Of the longlist, the jury writes:
“We’re celebrating writers brave enough to change public discourse, generous with their empathy, offering deeply immersive experiences. Some delve into the sack of memory and retrieve the wisdom we need for our times, others turn the unfamiliar beloved. All are literary achievements we feel will touch and even transform you.”
From CBC Books:
Twelve Canadian writers are contending for what has undoubtedly become the richest fiction prize in Canada – the $100,000 Scotiabank Giller Prize.
In a major announcement from Montreal Tuesday morning, prize founder Jack Rabinovitch said that, beginning this year, the cash awards would double. The winner will now receive $100,000, up from $50,000, and the remaining finalists will receive $10,000, up from $5,000.
“Canadian storytellers deserve this recognition,” Rabinovitch said in a statement.
He established the prize in 1994 (then worth $25,000 for the winner) in honour of his late wife, literary editor Doris Giller.
“I can hardly imagine what Doris would say,” he added.
The 2014 Scotiabank Giller Prize longlisted books are:
- Waiting for the Man by Arjun Basu (ECW Press)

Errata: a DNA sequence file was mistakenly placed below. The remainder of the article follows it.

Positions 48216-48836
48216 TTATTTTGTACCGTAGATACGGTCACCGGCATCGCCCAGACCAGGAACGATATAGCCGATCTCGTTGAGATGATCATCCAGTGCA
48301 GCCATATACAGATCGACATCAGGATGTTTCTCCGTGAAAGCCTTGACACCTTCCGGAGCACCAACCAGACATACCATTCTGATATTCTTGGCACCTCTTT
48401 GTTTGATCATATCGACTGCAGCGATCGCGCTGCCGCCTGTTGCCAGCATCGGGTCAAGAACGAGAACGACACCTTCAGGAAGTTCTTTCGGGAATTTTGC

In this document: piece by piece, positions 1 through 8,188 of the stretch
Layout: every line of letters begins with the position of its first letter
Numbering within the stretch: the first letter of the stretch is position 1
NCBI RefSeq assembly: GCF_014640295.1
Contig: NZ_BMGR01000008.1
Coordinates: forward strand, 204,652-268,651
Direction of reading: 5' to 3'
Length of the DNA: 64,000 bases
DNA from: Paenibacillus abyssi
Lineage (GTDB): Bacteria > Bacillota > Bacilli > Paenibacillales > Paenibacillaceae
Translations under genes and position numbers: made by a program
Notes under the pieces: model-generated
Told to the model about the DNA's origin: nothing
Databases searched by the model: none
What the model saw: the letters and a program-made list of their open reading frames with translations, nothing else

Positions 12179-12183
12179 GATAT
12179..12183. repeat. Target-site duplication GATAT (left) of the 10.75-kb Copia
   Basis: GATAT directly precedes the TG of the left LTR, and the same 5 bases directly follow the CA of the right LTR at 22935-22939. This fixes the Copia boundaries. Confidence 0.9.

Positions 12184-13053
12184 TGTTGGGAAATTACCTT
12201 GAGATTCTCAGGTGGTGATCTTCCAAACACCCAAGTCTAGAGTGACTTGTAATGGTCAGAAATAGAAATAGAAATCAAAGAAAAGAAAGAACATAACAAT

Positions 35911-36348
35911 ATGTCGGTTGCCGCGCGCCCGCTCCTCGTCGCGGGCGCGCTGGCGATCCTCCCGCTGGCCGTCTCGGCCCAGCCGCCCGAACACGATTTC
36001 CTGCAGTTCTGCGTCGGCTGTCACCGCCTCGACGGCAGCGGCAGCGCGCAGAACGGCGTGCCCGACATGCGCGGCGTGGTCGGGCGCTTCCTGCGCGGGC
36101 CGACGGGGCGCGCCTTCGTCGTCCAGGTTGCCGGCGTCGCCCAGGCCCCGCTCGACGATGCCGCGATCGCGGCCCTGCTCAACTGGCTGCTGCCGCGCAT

- The Betrayers by David Bezmozgis (HarperCollins Canada)
- American Innovations by Rivka Galchen (HarperCollins Canada)
- Tell by Frances Itani (HarperCollins Canada)
- Watch How We Walk by Jennifer LoveGrove (ECW Press)
- Us Conductors by Sean Michaels (Random House Canada)
- Moving Forward Sideways Like a Crab by Shani Mootoo (Doubleday Canada)
- The Girl Who Was Saturday Night by Heather O’Neill (HarperCollins Canada) ·
- Paradise and Elsewhere by Kathy Page (John Metcalf Books/Biblioasis)
- My October by Claire Holden Rothman (Penguin Canada)
- All My Puny Sorrows by Miriam Toews (Knopf Canada)
- The Ever After of Ashwin Rao by Padma Viswanathan (Random House Canada)
You can learn more about the longlisted books at CBC Books’ special Scotiabank Giller Prize page.
The jury described the longlisted writers as being “brave enough to change public discourse” and said they have contributed “literary achievements we feel will touch and even transform you.”
CBC News in Montreal was at the longlist reveal. You can watch a report in the video clip below.